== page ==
LANSING, Mich. – Among the armed protesters who rallied at the Michigan Capitol against Gov. Gretchen Whitmer's coronavirus lockdown this past spring were some of the men now accused in stunning plots to kidnap her, storm the Capitol and start a “civil war.”
The revelation has sparked scrutiny of rallies that were organized by conservative groups opposed to the Democratic governor's orders and egged on by President Donald Trump. It has also prompted renewed calls from Democrats for a gun ban in the building — an effort that so far has failed even after they reported feeling threatened by rifle-carrying protesters who entered the Statehouse.
At least one man accused of aiding in the surveillance of Whitmer's home as part of the alleged scheme to kidnap her stood in the Senate gallery on April 30 as majority Republicans refused to extend an emergency declaration that was the underpinning of Whitmer's stay-at-home and other restrictions aimed at slowing the spread of the COVID-19 virus. “Several” of the 13 men arrested in the plots against the state government were seen at Capitol protests this year, the state attorney general's office said.
A man whom the FBI identified in court papers as a leader in the alleged plot, Adam Fox, attended an “American Patriot” pro-gun rights rally at the Capitol on June 18 to recruit members of anti-government paramilitary groups to attack the Statehouse, according to a federal complaint that cites a recording from a confidential informant.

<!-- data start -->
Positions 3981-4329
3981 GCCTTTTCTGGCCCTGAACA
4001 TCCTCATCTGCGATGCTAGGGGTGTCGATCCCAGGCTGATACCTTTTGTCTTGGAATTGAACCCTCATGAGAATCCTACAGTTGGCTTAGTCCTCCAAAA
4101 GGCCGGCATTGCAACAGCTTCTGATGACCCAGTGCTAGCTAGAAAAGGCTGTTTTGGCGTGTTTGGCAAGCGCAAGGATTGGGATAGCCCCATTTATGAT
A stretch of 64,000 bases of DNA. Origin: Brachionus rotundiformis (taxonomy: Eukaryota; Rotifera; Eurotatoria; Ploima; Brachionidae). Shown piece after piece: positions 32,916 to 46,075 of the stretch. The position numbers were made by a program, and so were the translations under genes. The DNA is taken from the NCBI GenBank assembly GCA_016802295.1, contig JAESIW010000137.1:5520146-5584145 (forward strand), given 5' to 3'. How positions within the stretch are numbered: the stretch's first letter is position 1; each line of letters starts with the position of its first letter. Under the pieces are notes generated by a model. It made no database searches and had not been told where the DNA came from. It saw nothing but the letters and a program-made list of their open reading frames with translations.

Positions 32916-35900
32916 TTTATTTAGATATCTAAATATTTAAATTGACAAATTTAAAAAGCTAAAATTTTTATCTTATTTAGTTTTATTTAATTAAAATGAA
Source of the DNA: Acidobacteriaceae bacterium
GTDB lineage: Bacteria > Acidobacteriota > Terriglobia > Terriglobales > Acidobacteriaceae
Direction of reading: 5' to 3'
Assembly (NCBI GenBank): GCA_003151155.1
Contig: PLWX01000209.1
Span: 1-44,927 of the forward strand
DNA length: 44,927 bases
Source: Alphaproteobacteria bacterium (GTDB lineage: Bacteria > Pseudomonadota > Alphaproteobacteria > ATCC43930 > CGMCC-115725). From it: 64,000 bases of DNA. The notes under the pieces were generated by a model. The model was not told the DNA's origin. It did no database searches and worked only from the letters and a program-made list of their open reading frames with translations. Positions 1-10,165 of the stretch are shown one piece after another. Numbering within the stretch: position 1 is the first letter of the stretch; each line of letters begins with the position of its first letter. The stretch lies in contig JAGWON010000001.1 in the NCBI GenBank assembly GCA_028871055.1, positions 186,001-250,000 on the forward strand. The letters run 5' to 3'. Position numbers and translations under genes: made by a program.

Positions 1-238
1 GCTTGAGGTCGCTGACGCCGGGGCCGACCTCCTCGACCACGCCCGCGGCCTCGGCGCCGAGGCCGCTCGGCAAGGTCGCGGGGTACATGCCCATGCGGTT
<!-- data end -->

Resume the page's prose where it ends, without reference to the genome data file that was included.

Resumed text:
“I’m not surprised — and anyone who is just hasn’t been paying attention," Whitmer told The Associated Press by phone on Friday. There have been Republican lawmakers and at least one sheriff at the protests, she said, "who fraternize with these domestic terror groups, who egg them on, who encourage them, who use language that incites them. They too are complicit.”
Some of the men involved in the alleged plots were members and leaders of Wolverine Watchmen, which authorities described as “an anti-government, anti-law enforcement militia group.” Federal authorities became aware in March about an initial plan by Wolverine Watchmen to target and kill police, according to court papers. Officials have not indicated whether law enforcement monitored the anti-lockdown protests in April and May.
Such protests have attracted a range of people, including openly armed Second Amendment backers and members of paramilitary groups dressed in tactical gear — particularly early in the pandemic when some demonstrators displayed Confederate flags, misogynistic anti-Whitmer signs and threatening images. GOP leaders have denounced such tactics while saying many people protest safely and responsibly.
The state's Republican Senate majority leader, Mike Shirkey, “does not condone violence, does not embrace violence and has never advocated in support of violence,” spokeswoman Amber McCann said. “Like many politicians, he has spoken out when he disagreed with policy.”